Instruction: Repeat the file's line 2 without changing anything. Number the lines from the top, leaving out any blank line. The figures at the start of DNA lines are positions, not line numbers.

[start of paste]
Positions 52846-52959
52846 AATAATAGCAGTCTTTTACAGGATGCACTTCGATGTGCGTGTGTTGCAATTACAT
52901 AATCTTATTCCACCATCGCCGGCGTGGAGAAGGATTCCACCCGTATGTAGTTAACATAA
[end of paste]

52846 AATAATAGCAGTCTTTTACAGGATGCACTTCGATGTGCGTGTGTTGCAATTACAT